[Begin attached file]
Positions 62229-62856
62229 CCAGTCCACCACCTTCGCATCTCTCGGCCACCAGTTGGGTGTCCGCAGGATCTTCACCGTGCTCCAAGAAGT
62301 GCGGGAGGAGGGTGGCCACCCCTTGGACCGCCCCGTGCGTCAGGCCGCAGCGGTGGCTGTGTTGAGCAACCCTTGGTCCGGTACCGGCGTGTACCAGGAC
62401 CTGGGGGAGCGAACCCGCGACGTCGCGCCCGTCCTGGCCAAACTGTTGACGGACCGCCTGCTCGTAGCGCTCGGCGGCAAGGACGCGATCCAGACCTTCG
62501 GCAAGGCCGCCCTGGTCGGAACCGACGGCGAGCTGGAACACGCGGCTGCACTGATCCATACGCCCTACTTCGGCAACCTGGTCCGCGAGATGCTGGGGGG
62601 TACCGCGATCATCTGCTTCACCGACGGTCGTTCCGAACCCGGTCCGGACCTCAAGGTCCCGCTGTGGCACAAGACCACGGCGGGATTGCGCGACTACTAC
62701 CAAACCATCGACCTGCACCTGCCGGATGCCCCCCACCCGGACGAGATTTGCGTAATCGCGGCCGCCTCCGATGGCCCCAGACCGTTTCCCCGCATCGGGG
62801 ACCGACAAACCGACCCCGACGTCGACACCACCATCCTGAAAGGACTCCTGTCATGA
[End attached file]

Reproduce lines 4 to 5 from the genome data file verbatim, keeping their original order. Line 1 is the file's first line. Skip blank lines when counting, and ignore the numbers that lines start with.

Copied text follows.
62401 CTGGGGGAGCGAACCCGCGACGTCGCGCCCGTCCTGGCCAAACTGTTGACGGACCGCCTGCTCGTAGCGCTCGGCGGCAAGGACGCGATCCAGACCTTCG
62501 GCAAGGCCGCCCTGGTCGGAACCGACGGCGAGCTGGAACACGCGGCTGCACTGATCCATACGCCCTACTTCGGCAACCTGGTCCGCGAGATGCTGGGGGG